Saturday, September 8, 2012

The Great Pioneering Internet Critic Daniel Green quotes a bit of MELVILLE BIOGRAPHY: AN INSIDE NARRATIVE


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The Emiinent Herman Melville scholar Hershel Parker (Herman Melville: A Biography, Melville: The Making of the Poet, Moby-Dick as Doubloon) recently contributed a comment on an older TRE post that, as it turns out, is actually a brief excerpt from his forthcoming book, Melville Biography: An Inside Narrative. Professor Parker has agreed to let me re-post the excerpt here as a free-standing post. It is taken from Chapter 7 of the book (Agenda-Driven Reviewers), and will be of obvious interest to long-standing readers of this blog (as well as literary blogs in general).

As I finish Melville Biography: An Inside Narrative it seems possible that a pack of New York City reviewers can never annihilate any well-researched book as totally as they could do in 2002. The usually innocuous New York Times Book Review survives, in diminished state, as does the often rabid New York Review of Books, and they are read, still. Yet never again will pompous, error-filled articles in the New Yorker or self-serving misrepresentations and outright lies in the Nation or the New York Times or the New York Review of Books or the New Republic hold place on the Internet unchallenged for years.
When John Palattella in the Nation (June 2, 2010) lamented “The Death and Life of the Book Review” (arguing that book review sections should not be judged by whether they turn a profit) “TheBigAl” posted this comment on the Nation website: “You don’t seem aware of the breadth of quality literary blogs on the Internet. As an editor, we find these days that we often have more luck getting attention from persuasive and prestigious blogs than from newspaper book review sections, where editors have their own agendas.” A blogger posted: “Beyond Barnes & Noble Review there are actually a number of websites that provide quality books coverage,” among them “The Complete Review” and “Berfrois.” Daniel Green, one of the heroes of Internet reviewing, quoted Palattella’s claim that although we “are in the throes of another newspaper crisis” nothing has appeared in print or online the way newspaper strikes brought forth the New York Review of Books and the London Review of Books. On June 3, 2010, Green objected: “This is manifestly not the case. Just two examples: The Quarterly Conversation and Open Letters Monthly. You might have more honestly said, ‘Nothing comparable to the NYRB or the LRB written and edited by recognized, mainstream literary journalists, preferably based in New York, has emerged.’”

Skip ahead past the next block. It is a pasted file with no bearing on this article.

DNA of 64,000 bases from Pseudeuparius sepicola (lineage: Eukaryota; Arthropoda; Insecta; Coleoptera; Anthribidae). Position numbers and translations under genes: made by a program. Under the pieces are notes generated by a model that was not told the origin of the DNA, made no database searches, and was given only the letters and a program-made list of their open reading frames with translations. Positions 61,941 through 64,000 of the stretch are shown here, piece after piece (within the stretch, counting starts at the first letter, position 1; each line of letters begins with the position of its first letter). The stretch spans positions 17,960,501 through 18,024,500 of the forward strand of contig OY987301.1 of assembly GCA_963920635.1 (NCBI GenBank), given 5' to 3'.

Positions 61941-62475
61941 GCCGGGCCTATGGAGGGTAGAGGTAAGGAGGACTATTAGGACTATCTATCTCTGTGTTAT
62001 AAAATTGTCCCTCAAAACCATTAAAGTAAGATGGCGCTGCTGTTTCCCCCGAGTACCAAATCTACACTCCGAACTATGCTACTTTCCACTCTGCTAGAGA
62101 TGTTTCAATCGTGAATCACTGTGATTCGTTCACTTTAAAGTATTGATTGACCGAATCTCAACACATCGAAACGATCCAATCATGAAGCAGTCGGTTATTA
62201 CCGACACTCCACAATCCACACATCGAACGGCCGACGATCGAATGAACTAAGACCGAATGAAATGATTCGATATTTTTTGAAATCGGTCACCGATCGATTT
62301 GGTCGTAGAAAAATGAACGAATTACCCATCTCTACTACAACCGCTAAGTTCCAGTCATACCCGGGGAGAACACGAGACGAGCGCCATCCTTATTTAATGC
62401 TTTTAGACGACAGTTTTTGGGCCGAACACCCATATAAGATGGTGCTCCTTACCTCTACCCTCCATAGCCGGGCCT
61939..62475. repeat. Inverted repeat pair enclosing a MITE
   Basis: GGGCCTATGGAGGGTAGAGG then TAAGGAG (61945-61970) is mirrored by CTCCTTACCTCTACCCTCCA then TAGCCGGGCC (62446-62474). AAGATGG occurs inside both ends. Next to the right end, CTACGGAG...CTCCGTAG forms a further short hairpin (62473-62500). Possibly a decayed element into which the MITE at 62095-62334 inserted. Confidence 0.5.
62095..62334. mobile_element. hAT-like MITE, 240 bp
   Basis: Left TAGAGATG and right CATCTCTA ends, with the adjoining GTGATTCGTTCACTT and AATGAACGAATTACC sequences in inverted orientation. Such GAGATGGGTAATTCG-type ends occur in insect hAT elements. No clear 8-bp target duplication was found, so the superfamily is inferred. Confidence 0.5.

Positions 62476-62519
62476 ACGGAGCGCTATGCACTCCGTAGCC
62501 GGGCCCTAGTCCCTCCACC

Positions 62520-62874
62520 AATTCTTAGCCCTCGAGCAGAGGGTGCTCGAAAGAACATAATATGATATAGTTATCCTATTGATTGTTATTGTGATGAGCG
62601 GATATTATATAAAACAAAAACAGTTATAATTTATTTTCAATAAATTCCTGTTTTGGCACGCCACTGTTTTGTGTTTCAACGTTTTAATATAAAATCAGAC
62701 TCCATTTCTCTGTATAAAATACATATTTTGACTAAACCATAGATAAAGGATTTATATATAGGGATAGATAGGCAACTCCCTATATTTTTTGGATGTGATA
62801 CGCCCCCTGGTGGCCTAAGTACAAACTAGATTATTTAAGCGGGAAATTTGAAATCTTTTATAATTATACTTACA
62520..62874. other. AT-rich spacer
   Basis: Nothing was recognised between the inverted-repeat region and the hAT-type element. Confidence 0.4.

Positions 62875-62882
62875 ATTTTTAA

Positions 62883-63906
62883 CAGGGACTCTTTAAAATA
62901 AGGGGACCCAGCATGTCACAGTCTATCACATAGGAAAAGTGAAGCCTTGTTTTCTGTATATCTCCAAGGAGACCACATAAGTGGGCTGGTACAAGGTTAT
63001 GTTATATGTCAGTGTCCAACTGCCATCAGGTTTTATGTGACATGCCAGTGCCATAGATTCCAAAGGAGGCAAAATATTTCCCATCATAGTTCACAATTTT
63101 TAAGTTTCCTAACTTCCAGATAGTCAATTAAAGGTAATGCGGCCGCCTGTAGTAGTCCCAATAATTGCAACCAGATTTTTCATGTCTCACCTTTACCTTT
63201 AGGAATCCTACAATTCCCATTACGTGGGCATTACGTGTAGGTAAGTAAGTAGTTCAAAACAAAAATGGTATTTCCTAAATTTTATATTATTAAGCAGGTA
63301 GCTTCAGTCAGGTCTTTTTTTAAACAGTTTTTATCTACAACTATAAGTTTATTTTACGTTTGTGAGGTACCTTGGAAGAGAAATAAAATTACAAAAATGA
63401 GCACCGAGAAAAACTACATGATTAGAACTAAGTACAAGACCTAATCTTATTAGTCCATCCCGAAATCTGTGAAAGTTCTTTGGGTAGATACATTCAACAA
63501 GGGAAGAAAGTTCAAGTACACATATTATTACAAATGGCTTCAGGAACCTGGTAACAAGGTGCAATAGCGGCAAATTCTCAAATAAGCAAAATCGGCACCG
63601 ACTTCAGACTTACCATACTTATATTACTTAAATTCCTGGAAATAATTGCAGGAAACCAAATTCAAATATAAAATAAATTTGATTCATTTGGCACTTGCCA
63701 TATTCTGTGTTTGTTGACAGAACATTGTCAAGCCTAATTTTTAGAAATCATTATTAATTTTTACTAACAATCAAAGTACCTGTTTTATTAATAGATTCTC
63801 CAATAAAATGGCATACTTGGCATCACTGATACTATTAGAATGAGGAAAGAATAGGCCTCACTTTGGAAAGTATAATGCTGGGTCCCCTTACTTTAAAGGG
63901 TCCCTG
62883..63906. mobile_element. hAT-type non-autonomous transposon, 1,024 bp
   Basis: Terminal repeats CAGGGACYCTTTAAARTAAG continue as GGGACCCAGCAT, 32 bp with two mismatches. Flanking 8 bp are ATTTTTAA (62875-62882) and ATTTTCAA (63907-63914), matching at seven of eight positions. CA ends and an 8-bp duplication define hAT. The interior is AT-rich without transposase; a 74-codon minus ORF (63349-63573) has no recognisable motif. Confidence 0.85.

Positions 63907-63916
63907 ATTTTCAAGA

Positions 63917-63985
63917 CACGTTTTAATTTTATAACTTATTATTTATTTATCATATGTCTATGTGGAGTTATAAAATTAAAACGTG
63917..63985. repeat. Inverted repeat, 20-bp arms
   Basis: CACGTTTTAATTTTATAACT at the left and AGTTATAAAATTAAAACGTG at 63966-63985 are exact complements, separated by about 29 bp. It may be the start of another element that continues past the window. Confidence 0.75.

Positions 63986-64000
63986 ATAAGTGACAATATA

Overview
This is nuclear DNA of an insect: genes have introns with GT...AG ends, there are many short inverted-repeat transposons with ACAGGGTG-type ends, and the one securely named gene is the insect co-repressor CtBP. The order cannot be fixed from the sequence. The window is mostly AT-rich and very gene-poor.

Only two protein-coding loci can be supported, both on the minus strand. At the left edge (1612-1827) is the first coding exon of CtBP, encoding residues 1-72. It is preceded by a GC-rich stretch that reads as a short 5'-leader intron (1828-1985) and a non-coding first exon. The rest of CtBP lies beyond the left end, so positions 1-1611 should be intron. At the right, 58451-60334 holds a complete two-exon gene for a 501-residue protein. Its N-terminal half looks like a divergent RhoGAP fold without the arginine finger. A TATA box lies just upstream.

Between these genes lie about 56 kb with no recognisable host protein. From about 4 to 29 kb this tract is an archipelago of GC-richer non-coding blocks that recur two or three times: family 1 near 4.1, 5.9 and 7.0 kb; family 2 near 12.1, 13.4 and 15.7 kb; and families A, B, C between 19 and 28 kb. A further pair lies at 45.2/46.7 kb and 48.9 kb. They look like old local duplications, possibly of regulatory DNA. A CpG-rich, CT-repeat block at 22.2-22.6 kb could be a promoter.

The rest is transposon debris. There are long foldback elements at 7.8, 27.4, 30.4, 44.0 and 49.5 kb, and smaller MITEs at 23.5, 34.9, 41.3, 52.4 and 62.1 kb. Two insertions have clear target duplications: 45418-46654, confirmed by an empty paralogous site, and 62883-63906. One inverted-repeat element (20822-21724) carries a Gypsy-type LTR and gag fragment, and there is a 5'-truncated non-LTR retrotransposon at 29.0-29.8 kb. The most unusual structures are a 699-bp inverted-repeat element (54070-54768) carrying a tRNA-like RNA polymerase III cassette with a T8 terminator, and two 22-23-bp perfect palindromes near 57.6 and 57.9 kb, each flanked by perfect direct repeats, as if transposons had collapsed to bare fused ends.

Rain Taxi in the Summer 2005 issue (that early) contained Scott Esposito’s survey, “Litblogs Provide a New Alternative for Readers.” A writer on the topic of litblogs was sometimes lucky if a link to a brilliant litblog or personal literary blog outlasted a recommendation. Nevertheless, the situation is stabilizing, Esposito made clear: